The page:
Competitive behavior in market games: Evidence and theory
AbstractWe explore whether competitive outcomes arise in an experimental implementation of a market game, introduced by Shubik (1973) . Market games obtain Pareto inferior (strict) Nash equilibria, in which some or possibly all markets are closed. We find that subjects do not coordinate on autarkic Nash equilibria, but favor more efficient Nash equilibria in which all markets are open. As the number of subjects participating in the market game increases, the Nash equilibrium they achieve approximates the associated competitive equilibrium of the underlying economy. Motivated by these findings, we provide a theoretical argument for why evolutionary forces can lead to competitive outcomes in market games.
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Bibliographic InfoArticle provided by Elsevier in its journal Journal of Economic Theory.
Volume (Year): 146 (2011)
Issue (Month): 4 (July)
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Web page: http://www.elsevier.com/locate/inca/622869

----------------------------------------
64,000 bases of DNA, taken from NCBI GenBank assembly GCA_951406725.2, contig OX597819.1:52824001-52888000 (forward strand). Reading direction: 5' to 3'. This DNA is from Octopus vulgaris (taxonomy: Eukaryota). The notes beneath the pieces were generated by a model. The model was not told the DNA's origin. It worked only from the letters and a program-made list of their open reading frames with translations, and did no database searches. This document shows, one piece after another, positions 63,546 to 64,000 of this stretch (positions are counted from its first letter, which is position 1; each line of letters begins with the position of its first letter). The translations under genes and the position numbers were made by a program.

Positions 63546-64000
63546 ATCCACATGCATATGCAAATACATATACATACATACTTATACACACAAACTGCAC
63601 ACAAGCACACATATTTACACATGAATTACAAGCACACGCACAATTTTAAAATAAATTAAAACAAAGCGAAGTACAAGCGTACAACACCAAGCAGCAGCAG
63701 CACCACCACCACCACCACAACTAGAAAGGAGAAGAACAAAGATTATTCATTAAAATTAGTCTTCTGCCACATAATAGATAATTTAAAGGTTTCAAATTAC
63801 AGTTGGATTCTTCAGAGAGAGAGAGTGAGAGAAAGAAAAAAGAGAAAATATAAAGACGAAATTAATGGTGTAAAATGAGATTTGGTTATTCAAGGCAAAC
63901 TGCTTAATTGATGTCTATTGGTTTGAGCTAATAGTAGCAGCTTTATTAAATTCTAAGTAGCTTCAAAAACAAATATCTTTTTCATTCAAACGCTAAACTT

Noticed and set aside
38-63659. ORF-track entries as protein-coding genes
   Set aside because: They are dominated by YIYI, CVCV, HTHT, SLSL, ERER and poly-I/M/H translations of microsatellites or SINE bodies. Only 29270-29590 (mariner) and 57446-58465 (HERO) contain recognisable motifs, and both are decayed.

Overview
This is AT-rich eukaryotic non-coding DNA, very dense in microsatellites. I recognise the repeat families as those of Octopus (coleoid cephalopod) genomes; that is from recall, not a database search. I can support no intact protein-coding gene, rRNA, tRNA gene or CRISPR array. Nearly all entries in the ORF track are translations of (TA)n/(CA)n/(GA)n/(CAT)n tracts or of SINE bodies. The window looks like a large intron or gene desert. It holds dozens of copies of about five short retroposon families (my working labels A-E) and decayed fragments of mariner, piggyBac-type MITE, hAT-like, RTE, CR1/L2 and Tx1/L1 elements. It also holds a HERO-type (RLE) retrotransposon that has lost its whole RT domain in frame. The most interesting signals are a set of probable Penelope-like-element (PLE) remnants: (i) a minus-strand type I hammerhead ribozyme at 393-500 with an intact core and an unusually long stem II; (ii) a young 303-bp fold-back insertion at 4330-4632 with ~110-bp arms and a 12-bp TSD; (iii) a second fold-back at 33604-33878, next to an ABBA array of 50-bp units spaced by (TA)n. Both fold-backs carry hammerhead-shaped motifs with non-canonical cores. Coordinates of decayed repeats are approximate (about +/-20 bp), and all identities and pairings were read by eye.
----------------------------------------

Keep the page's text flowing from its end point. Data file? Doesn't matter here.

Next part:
Market games Full Nash equilibrium Market power Competition Experimental economics Evolutionary stability;
Other versions of this item:
- John Duffy & Alexander Matros & Ted Temzelides, 2008. "Competitive Behavior in Market Games: Evidence and Theory," Working Papers 366, University of Pittsburgh, Department of Economics, revised Mar 2009.
- Alexander Matros & John Duffy & Ted Temzelides, 2006. "Competitive Behavior in Market Games: Evidence and Theory," Working Papers 201, University of Pittsburgh, Department of Economics, revised Sep 2008.
- C72 - Mathematical and Quantitative Methods - - Game Theory and Bargaining Theory - - - Noncooperative Games
- C73 - Mathematical and Quantitative Methods - - Game Theory and Bargaining Theory - - - Stochastic and Dynamic Games; Evolutionary Games
- C92 - Mathematical and Quantitative Methods - - Design of Experiments - - - Laboratory, Group Behavior
- D51 - Microeconomics - - General Equilibrium and Disequilibrium - - - Exchange and Production Economies
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